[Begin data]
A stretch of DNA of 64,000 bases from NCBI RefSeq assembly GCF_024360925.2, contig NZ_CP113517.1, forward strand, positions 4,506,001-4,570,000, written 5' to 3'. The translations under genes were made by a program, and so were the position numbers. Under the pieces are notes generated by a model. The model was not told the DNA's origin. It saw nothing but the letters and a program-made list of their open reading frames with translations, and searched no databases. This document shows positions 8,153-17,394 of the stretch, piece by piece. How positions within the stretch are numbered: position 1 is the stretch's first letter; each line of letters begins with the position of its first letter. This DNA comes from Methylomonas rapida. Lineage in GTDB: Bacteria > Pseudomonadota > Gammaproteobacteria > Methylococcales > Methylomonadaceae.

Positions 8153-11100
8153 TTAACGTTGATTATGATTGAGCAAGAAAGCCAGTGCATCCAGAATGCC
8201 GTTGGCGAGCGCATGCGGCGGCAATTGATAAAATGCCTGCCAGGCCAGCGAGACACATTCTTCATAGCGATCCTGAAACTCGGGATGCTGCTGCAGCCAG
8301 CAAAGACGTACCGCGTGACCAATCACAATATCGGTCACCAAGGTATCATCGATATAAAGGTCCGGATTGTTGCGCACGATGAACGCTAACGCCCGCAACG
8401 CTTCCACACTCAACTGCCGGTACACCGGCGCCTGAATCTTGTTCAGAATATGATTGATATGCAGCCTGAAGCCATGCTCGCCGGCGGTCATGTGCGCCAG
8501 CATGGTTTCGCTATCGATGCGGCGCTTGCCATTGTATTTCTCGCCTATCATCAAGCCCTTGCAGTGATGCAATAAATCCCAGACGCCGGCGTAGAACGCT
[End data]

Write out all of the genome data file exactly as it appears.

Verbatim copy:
A stretch of DNA of 64,000 bases from NCBI RefSeq assembly GCF_024360925.2, contig NZ_CP113517.1, forward strand, positions 4,506,001-4,570,000, written 5' to 3'. The translations under genes were made by a program, and so were the position numbers. Under the pieces are notes generated by a model. The model was not told the DNA's origin. It saw nothing but the letters and a program-made list of their open reading frames with translations, and searched no databases. This document shows positions 8,153-17,394 of the stretch, piece by piece. How positions within the stretch are numbered: position 1 is the stretch's first letter; each line of letters begins with the position of its first letter. This DNA comes from Methylomonas rapida. Lineage in GTDB: Bacteria > Pseudomonadota > Gammaproteobacteria > Methylococcales > Methylomonadaceae.

Positions 8153-11100
8153 TTAACGTTGATTATGATTGAGCAAGAAAGCCAGTGCATCCAGAATGCC
8201 GTTGGCGAGCGCATGCGGCGGCAATTGATAAAATGCCTGCCAGGCCAGCGAGACACATTCTTCATAGCGATCCTGAAACTCGGGATGCTGCTGCAGCCAG
8301 CAAAGACGTACCGCGTGACCAATCACAATATCGGTCACCAAGGTATCATCGATATAAAGGTCCGGATTGTTGCGCACGATGAACGCTAACGCCCGCAACG
8401 CTTCCACACTCAACTGCCGGTACACCGGCGCCTGAATCTTGTTCAGAATATGATTGATATGCAGCCTGAAGCCATGCTCGCCGGCGGTCATGTGCGCCAG
8501 CATGGTTTCGCTATCGATGCGGCGCTTGCCATTGTATTTCTCGCCTATCATCAAGCCCTTGCAGTGATGCAATAAATCCCAGACGCCGGCGTAGAACGCT